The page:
I think that if those current 25-man raiding guilds that raid for the challenge, like you, and are well organized, I see no reason why they would stop 25-man raiding if that’s what they all like doing. On the other hand, if those same guilds are filled with people who primarily run 25-mans for the gear but given the chance would enjoy a smaller group environment, then they will gravitate to 10-man guilds and raiding. Maybe that’s nieve, but I figure that people will follow a path they want, but that changes which parts of the game see more activity than others.

    I don’t claim to know what will happen, I much rather observe actual behavior than speculate on it. I think you are not alone in your motives, but neither are all the others who do raid for the gear. We would never classify elitists and casuals and hybrids and whatevers if those groups didn’t exist. I think it’s difficult for Blizzard to make a game that all kinds of people enjoy, so the changes they are proposing now seem to be well thought out. But what do I know? I, for one, can’t wait to see how things shake out.

  5. Monsieur

    Not really a big issue for me, but for progression raiders, a shift from 25 to 10 will be much harder on the victims of min-maxing. Been nerfed too much one patch and you’re out. 2-3 healing spots and 4 healing classes, who gets the boot? That is, IF the focus shifts from 25 to 10 out of convinience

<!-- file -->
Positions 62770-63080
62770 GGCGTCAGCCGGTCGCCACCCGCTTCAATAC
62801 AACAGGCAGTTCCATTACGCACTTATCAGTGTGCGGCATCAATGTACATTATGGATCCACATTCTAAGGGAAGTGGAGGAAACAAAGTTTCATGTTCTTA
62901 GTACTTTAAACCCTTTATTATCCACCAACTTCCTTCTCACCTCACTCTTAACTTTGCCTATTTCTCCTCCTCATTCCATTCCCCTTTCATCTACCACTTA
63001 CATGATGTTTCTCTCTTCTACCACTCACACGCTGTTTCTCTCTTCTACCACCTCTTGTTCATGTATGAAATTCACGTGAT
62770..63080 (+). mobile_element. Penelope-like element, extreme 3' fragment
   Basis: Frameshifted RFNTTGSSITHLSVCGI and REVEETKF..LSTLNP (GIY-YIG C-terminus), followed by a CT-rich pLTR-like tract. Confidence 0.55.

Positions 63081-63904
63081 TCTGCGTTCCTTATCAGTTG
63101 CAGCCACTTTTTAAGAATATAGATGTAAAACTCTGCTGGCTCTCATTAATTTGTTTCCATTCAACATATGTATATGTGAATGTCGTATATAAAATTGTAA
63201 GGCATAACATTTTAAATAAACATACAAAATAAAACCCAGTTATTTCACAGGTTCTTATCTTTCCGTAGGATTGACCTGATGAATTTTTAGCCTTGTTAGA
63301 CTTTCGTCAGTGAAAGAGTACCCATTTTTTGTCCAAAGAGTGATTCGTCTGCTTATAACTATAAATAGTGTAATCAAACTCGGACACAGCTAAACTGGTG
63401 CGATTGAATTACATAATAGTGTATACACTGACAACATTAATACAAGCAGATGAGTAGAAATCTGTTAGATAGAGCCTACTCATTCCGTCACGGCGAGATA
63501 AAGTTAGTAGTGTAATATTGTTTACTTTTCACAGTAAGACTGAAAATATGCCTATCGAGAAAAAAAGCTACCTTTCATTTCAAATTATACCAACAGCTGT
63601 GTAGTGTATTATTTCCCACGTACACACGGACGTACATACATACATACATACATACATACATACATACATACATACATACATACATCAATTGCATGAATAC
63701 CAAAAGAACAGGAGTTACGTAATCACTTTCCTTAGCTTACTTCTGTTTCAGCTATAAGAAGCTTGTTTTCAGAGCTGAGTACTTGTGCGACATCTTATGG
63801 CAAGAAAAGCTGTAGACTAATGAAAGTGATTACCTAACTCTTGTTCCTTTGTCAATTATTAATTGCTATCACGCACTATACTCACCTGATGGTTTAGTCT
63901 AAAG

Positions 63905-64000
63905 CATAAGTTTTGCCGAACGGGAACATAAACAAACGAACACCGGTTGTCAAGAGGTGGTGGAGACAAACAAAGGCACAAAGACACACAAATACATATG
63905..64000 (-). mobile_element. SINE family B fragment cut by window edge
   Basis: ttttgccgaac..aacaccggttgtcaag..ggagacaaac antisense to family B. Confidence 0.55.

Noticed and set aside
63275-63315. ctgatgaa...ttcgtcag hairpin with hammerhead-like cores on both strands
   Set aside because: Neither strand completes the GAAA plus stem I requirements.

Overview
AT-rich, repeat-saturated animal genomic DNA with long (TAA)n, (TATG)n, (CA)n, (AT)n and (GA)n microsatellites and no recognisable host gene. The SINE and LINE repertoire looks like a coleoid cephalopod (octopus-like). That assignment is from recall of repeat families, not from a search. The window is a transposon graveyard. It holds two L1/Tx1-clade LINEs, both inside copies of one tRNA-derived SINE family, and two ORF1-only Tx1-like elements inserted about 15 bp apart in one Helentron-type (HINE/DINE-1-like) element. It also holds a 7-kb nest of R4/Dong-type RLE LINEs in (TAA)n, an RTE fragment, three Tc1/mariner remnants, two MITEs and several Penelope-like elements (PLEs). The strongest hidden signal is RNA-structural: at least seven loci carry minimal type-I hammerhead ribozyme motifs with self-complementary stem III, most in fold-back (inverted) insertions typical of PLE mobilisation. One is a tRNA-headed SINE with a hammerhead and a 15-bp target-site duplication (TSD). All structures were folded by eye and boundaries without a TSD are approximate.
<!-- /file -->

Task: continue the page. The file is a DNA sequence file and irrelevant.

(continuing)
6. Phew Vixsin, your post comes the closest to saying what I’m feeling about the announcements – that the experience of 25 mans will be lost because they’re too much effort to run for not enough (meaningful) rewards. I worry that many raiders will move into the 10 man raid format simply because they are “easier” or, perhaps it’s better to say, less troublesome.

    I prefer the 25 man raiding experience. But Blizzard will not motivate me and 24 people by offering me extra gold or a few extra weeks wearing the latest gear.

  7. [...] couple more interesting reads on the changes here, here and here.  Vixsin has a very rational analysis of the situation and keep himself emotionally [...]

  8. Consider, as well, the proposed changes to the guild system. There is the reward aspect made possible with guild achievements, leveling, perks, and BoGuild items/patterns. There is also changes to the LFGuild system which will facilitate a lot of change.

    Consider myself. My own guild could, with some effort to fill certain roles, form a 10 man. Instead, we started an alliance 25 man back in Naxx which persists to this day. Almost half of our regular raiders run 10 mans within their allied guild. I enjoy running 25 mans so much that I manage a lot of the logistics. I’d like to continue to run 25s, but right now I doubt my own guild can recruit well enough to reach that point in Cataclysm.

    Maybe the others raid with us on alts. Maybe it scales down to 10 man. Or maybe the new LFGuild system leads to a new ‘raid team’ style of play where having an alt (or 3 or 4) in different guilds becomes an accepted practice. These new guilds will appear as existing raiding alliances and established PuGs try to remain relevant in v4.
    .-= Joe Ego´s last blog ..Welcome! =-.